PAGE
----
Life in the fast lane came to a screeching halt for Justin Bieber, when the 19-year-old pop star Justin Bieber was arrested for drag racing and driving under the influence in Miami Beach Thursday morning.
According to police, the arresting officer "immediately smelled an odor of alcohol" and saw "bloodshot eyes" after pulling Bieber over in a yellow Lamborghini.
Justin Bieber arrested on drunken driving, resisting arrest charges
Bieber allegedly dropped several f-bombs during the incident saying "Why the F–k are you doing this? and What the F–K did I do?"
Appearing before a Florida judge, Bieber was charged with DUI, resisting arrest, and driving with an expired license. He was then released on a $2,500 dollar bond and met by hundreds of fans who waited to catch a glimpse of the wanna-be bad boy.
OutFront: Jim Moret, chief correspondent for "Inside Edition," Katrina Szich, an entertainment journalist, and former child stars Corey Feldman and Barry Williams.
Fame, fortune and an army of fans and yet Justin Bieber's life has become a real drag.
And the media took notice.
CNN's Jeanne Moos has the story.
A break in a nearly four-decade-old robbery case and one of the largest in U.S. history.
In an early morning raid, the FBI arrested five members of the Bonnanos organized crime family, who were allegedly behind the massive Lufthansa heist at New York's John F. Kennedy airport here 36 years ago.
FBI arrests reputed mobsters on charges straight out of 'Goodfellas'
A band of robbers stole about $5 million in cash and nearly $1 million in jewels from a Lufthansa jet
The story has been immortalized in Martin Scorcese's 1990 mob classic, "Goodfellas", film about organized crime in New York.
And Thursday's indictment opened with a primer on the hierarchical structure of the mob or "La Cosa Nostra" and one of its most notorious families, the Bonnanos, with explanations of the roles of its boss, "consigliere" or underboss, administrations, crews, captains, soldiers, associates and "goodfellas."
OutFront: Murray Weiss, the Criminal Justice Editor at DNAinfo.com.
"Thug" - is it the new N-Word?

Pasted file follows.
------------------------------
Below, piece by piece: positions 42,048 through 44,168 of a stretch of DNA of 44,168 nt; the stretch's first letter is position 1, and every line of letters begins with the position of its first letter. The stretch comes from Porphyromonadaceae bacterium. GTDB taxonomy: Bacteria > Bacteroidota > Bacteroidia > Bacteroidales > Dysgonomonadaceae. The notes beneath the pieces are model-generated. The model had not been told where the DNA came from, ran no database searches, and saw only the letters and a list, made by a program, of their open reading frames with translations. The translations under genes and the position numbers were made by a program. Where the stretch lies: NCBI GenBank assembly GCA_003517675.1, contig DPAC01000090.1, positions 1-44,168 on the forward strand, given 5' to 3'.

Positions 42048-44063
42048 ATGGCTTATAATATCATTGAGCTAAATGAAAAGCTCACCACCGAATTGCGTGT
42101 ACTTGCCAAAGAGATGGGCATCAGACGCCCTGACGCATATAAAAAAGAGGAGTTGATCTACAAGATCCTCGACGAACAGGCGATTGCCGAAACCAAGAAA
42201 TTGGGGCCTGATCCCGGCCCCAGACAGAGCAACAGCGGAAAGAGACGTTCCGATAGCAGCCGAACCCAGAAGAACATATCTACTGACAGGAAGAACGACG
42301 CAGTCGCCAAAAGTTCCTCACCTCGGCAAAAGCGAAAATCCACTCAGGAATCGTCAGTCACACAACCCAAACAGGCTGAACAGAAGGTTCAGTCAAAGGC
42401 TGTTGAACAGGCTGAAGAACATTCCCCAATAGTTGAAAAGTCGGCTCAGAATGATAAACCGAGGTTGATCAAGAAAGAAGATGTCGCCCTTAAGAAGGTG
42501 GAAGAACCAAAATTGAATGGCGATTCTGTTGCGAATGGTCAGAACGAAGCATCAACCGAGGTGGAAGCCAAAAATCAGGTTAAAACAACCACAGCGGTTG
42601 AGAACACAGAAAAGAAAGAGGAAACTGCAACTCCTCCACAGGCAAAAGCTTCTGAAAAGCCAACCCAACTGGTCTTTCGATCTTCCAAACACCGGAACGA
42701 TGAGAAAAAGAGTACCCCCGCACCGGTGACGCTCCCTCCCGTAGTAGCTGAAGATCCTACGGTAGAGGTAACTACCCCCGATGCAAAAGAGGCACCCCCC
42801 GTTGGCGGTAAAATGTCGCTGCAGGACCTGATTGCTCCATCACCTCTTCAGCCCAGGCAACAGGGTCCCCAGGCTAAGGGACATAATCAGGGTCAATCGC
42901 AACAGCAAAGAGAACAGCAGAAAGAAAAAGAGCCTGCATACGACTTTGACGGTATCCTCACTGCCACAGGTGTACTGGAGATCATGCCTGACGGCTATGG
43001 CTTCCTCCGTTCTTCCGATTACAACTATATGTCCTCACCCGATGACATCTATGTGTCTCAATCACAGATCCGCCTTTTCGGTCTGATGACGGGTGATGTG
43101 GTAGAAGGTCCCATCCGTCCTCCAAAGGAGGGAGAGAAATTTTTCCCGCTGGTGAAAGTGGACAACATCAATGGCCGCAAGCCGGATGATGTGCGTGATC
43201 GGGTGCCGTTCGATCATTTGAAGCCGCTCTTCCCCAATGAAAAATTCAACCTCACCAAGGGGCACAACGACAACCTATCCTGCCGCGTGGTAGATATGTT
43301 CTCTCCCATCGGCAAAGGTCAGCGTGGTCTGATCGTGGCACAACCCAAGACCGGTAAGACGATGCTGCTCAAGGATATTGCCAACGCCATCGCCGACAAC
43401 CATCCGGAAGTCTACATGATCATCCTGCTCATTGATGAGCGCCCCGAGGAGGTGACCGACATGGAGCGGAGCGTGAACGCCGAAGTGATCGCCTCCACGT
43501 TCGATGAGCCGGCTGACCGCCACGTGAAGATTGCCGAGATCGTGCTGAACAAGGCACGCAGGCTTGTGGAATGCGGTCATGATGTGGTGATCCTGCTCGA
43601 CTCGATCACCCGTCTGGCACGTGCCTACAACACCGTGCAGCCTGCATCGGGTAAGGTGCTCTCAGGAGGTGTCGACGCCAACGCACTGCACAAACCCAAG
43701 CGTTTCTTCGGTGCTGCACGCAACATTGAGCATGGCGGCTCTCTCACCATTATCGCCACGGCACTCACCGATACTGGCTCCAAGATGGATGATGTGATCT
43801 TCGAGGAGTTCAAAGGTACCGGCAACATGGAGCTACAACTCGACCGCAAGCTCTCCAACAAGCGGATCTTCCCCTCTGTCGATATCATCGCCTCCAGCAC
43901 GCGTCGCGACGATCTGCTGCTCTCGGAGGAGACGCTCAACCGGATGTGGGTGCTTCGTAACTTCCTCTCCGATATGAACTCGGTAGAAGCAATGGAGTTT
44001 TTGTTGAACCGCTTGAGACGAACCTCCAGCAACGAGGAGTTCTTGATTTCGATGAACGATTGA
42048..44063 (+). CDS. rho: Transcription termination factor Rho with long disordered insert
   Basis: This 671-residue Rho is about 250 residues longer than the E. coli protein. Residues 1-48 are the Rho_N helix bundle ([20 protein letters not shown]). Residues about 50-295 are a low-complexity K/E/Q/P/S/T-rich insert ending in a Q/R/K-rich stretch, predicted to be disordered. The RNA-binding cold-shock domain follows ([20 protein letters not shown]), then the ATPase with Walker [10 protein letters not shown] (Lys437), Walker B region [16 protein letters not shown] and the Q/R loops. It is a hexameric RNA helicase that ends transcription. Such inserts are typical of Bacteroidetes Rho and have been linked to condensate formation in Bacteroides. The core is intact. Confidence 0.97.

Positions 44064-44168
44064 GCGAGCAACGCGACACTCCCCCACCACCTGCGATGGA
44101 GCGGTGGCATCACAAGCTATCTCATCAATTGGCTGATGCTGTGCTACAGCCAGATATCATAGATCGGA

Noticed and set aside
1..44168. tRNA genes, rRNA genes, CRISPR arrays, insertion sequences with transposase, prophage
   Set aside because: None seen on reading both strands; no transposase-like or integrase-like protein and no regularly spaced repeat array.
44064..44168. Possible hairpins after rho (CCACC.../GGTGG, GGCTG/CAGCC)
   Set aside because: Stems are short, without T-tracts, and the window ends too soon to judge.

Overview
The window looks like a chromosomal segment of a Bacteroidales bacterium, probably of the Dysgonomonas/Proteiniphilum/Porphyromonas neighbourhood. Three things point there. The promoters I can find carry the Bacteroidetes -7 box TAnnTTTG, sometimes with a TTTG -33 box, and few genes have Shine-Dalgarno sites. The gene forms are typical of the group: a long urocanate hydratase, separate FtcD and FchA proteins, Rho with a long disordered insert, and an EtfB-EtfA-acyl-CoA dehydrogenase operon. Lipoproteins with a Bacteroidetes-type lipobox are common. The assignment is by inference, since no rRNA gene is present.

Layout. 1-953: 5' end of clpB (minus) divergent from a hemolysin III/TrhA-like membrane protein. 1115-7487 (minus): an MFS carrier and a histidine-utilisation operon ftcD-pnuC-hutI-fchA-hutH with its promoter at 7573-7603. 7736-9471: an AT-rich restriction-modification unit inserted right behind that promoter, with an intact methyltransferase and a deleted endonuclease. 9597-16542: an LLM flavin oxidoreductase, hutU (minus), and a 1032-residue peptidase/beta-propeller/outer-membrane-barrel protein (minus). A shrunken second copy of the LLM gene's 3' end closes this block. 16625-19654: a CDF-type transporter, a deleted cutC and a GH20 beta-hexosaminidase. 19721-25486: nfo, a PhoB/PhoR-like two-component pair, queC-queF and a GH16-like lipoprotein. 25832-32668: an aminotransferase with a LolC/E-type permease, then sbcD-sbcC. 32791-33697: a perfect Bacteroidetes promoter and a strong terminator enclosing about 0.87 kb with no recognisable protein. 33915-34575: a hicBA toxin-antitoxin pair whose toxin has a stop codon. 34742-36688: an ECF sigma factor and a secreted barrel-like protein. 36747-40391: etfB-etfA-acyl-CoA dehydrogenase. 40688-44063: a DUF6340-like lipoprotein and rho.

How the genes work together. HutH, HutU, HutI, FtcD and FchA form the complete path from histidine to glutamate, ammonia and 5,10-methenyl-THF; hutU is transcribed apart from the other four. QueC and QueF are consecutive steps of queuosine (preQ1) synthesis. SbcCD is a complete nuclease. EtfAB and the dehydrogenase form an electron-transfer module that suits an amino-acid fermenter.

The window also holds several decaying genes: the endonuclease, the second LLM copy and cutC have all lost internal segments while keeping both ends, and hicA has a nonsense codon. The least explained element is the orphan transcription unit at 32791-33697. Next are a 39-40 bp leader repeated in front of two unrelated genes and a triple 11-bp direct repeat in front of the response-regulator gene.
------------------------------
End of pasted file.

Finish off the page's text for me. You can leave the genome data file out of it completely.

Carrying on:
The discussion is heating up after the Seattle Seahawk star Richard Sherman said he was troubled by the frequent use of the word "thug" to describe him after his rant to Erin Andrews.
"The reason it bothers me is because it seems like it's an accepted way of calling somebody the N-word now," he said. "It's like everybody else said the N-word and then they say 'thug' and that's fine. It kind of takes me aback and it's kind of disappointing because they know."
But reaction to that statement has been mixed.
Sorry, I can't get behind "thug" being another way of saying the "N" word.
— Rich Turpin (@therichturpin) January 23, 2014
But in a Gawker article, "How Richard Sherman Became America's Newest Thug", they appear to agree with Sherman.
"Thug" might have once described people actually deserving of the term-Wall Street swindlers or cops who harass and kill citizens with impunity. But now it's mostly deployed to attack the character of black Americans, many of whom have done nothing wrong but be offensive to a white person's sensibilities..."
So what is it?
OutFront: Olympic Broadcaster Lewis Johnson and Sheryl Underwood, co-host of "The Talk."
An independent oversight board tasked with reviewing the National Security Agency's surveillance program has concluded the bulk collections of data is illegal and should end.
Privacy Board: NSA telephone records program illegal
Moreover, the board says, the NSA's bulk phone data collection program has been largely useless in thwarting terrorism.
"We have not identified a single instance involving a threat to the United States in which the program made a concrete difference in the outcome of a counterterrorism investigation," the board wrote in the report released Thursday.
The board said it had identified only one instance in which the program helped authorities identify a terrorist in the last seven years. But the board said law enforcement would have found the suspect anyway, even without the NSA program.
The board doesn't have any legal teeth, so its recommendations won't change government practices the way a court ruling might.
OutFront: Joining me now, Jesselyn Radack is a Legal Adviser to former NSA Contractor Edward Snowden; and Jeffrey Toobin is CNN's Senior Legal Analyst.